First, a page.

The Jenkins Home
This large white home on the south side of Big Piney burned early on.  P.W. Jenkins was a civil engineer who owned the Reservoir Ranch as well as one above Pinedale.  He had four daughters:  Lois, Helen (Kvenild/O'Neil), Ruth (Wilson) and Miriam (Barlow).  Lois died shortly before she was to marry.  
The following is from the GRVM Brands project and is the partial interview with John Perry Barlow:
     My grandfather, P. W. Jenkins, founded Sublette County in 1923.  He got elected to the legislature and he didn't like riding to the county seat all the way over in Lander.  And he also didn't like the fact that the county line went right through his house.  It went right down through the middle of his house, between Fremont and what was then Uinta Counties and so, then Lincoln County was created and that still wentdown through the middle of his house.  So he went down to the Legislature and got thiscounty put together on the basis of a watershed. 
     He was a mathematician and an astronomer and had been a college president and a number of things, and he was teaching and getting his doctorate at Columbia in I think it was 1902 - something like that - when he was told he had incurable nephritis.  They removed one kidney and didn't even send him a bill because they didn't think he would live to pay it.  He was about my age at the time, a little younger.  And his wife had an uncle who was A.W. Smith, who had come in here in the early days.  I mean he was the first white man to spend a winter up in this country.  And he put together the Mule Shoe and the 67 and just about all those big ranches down there in Big Piney at one time belonged to A.W. Smith.  And so he'd been established down there, and P.W. came out, I think basically he just came out West to die, but the mountain air was good for him or something - getting away from academia - I don't know what it was, but he sort of stuck around down on the Mule Shoe for a few years and then after it looked like he was going to live after all, then A.W. said, "Why don't you get a place of your own?" and grub staked him a little bit, and P. W.'s brother George had homesteaded - well, he didn't homestead it- Bear Face Dodge homesteaded it - but he had a place up on Willow Creek, which was Welborn's Place.  And he'd been living up there since the 1890's, and he knew about a place that was right north of Cora called the Westfall Place that was for sale.  That was a little homestead, not too big.  And P.W. came up and bought that and moved onto the Westfall Place, which is presently owned by - there's no house or anthing there anymore - but is presently owned by a combination of Dick and Jim Noble.  And he lived there until, I believe, 1912 or 1913.  And by then it was already called the Bar Cross - the Westfall Place was.  That was his brand, which he had gotten because he was a mathematician, and it was a mathematical symbol, and it was also a great brand.  It was a one-iron brand and it was easy to put on.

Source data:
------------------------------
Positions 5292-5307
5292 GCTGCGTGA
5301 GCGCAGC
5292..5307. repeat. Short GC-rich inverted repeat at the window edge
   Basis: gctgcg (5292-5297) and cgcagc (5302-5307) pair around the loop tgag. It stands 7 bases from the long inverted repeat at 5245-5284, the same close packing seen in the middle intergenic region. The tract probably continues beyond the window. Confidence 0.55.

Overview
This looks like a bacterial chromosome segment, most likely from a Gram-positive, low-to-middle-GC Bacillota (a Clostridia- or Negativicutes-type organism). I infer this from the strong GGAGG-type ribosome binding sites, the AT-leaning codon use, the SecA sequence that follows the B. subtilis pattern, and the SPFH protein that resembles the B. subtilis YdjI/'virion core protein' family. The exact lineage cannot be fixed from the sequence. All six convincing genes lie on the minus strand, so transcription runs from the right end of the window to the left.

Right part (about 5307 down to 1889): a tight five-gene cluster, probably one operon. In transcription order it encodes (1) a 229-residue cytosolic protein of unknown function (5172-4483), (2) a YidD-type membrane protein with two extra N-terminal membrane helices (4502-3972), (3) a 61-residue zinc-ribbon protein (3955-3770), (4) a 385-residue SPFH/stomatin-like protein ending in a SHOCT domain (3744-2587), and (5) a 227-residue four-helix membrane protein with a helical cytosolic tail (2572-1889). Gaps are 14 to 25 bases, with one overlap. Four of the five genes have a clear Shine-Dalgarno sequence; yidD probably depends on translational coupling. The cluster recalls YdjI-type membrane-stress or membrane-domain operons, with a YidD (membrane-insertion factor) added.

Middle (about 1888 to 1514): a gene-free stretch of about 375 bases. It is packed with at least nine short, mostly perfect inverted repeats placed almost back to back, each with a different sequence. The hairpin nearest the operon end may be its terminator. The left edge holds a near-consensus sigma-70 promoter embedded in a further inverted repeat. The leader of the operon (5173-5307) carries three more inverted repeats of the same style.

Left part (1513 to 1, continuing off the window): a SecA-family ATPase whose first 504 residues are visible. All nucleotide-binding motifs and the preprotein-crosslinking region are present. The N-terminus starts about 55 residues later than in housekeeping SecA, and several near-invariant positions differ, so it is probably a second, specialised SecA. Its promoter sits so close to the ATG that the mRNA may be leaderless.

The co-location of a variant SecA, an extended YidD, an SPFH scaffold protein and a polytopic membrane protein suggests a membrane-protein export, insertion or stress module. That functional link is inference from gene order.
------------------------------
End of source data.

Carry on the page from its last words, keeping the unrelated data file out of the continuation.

He bought the Wright place.  He still had the Westfall place.  He'd acquired the Johnson place, and then he started to accumulate stuff, and in the meantime A. W. (Smith) had died and he had left his property to P.W.'s (Jenkins) wife and her two sisters, both of whom were farm girls back in Missouri, and they just wanted to liquidate their portions right away, and they did.  And also P.W. was not a terribly great businessman and there'd been some reverses down there.  He had to sell most of that stuff out to the Mickelsons and whatnot.  He did keep the Reservoir Ranch.  And that was part of the Bar Cross.  And then when George (Jenkins) died, he got the Willow Creek Ranch, John Welborn's place.  So that was part of the Bar Cross.  
(Photo from GRVM courtesy of Paul Allen)
Sources: Dan Chapel 
John Perry Barlow